Concern over the safety of children's cough and cold medicines has recently reached a fevered pitch.
An expert panel of the U.S. Food and Drug Administration has called for a complete ban on all over-the-counter remedies aimed at children under the age of 6.
And many leading doctors agree that if used incorrectly, the cough syrups have the potential to do serious harm.
But a study released this week holds out the promise of a safe alternative to the medical treatments - a spoonful of honey.
For the trial, the researchers recruited 105 children between the ages of 2 and 18 who were suffering from a nighttime cough due to a cold.
The youngsters were divided into three groups: One was given a spoonful of honey before bedtime; another received dextromethorphan (the active ingredient in many cough syrups); and the third group received no treatment.
The results revealed that honey was "significantly" better at quieting a cough and helping the children sleep, compared with DM or no treatment.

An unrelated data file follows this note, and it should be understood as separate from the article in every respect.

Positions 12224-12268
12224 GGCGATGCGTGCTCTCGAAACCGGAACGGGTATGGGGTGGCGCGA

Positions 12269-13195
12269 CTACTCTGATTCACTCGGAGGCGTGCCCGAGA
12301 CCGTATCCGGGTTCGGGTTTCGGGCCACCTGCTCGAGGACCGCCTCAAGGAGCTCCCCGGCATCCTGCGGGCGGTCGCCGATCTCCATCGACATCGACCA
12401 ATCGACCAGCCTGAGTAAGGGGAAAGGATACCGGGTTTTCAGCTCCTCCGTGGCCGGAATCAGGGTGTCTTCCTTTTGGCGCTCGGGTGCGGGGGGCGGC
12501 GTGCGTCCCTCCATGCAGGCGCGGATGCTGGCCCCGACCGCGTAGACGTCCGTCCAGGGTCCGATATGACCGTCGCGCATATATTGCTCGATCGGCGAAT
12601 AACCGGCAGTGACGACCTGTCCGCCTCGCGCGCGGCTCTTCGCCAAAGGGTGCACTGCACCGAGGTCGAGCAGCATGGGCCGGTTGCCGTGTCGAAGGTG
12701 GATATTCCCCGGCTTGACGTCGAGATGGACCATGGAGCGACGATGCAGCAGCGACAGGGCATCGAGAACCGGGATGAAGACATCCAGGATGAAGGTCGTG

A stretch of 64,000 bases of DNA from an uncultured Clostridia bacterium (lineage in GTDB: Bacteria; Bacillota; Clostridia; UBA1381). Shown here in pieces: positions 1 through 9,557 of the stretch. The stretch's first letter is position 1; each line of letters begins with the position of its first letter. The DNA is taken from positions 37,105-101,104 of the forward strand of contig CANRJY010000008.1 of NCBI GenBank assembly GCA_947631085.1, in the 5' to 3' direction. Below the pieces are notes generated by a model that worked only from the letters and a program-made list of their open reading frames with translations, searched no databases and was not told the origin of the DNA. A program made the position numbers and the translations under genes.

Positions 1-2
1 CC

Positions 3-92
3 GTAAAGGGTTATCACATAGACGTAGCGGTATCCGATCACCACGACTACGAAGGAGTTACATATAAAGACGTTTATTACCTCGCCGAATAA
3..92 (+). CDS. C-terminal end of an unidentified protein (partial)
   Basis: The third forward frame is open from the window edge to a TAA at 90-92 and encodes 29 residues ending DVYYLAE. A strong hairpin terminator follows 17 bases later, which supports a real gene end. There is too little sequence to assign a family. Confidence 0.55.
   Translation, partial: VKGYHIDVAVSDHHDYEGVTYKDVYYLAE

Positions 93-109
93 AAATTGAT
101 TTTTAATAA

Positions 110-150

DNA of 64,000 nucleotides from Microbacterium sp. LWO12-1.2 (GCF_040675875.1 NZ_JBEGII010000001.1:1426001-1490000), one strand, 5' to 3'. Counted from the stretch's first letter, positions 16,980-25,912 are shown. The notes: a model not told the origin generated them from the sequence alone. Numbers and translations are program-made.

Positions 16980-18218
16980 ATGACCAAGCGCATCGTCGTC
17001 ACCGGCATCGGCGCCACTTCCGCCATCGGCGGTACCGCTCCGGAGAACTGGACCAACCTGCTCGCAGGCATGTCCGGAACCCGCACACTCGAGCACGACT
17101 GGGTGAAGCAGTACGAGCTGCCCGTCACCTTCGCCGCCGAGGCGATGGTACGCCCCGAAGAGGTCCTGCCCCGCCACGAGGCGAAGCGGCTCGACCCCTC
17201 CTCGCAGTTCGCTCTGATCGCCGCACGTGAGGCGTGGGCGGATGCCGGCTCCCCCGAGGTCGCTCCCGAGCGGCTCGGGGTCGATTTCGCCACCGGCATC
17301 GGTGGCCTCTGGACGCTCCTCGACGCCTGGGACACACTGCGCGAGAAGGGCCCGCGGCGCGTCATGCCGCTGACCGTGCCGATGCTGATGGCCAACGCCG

"I think parents will welcome the opportunity to try something that is more natural than a medication," said lead researcher Ian Paul of Pennsylvania State University in Hershey. In fact, honey has been used as a folk remedy for centuries, he said.
Honey is a rich source of antioxidant and antimicrobial compounds that may aid healing. Dr. Paul also suspects much of the benefit might come from the "soothing effect of the thick, syrup-like liquid [honey]on the back of the throat." It seems to "calm the irritation that leads to cough."
However, Dr. Paul cautioned that honey should never be given to children under the age of 1. . "Botulism toxin can live in honey and small infants are vulnerable to it," he said. The condition is rare, but babies "can get very sick or even die."
For older kids, though, honey is a safe and apparently effective cough soother. In the study, published in Archives of Pediatrics & Adolescent Medicine, children aged 2 to 5 received half a teaspoon; ages 6 to 11 had a teaspoon; and ages 12 and up had two teaspoons. The dose of honey was washed down by a non-caffeinated drink.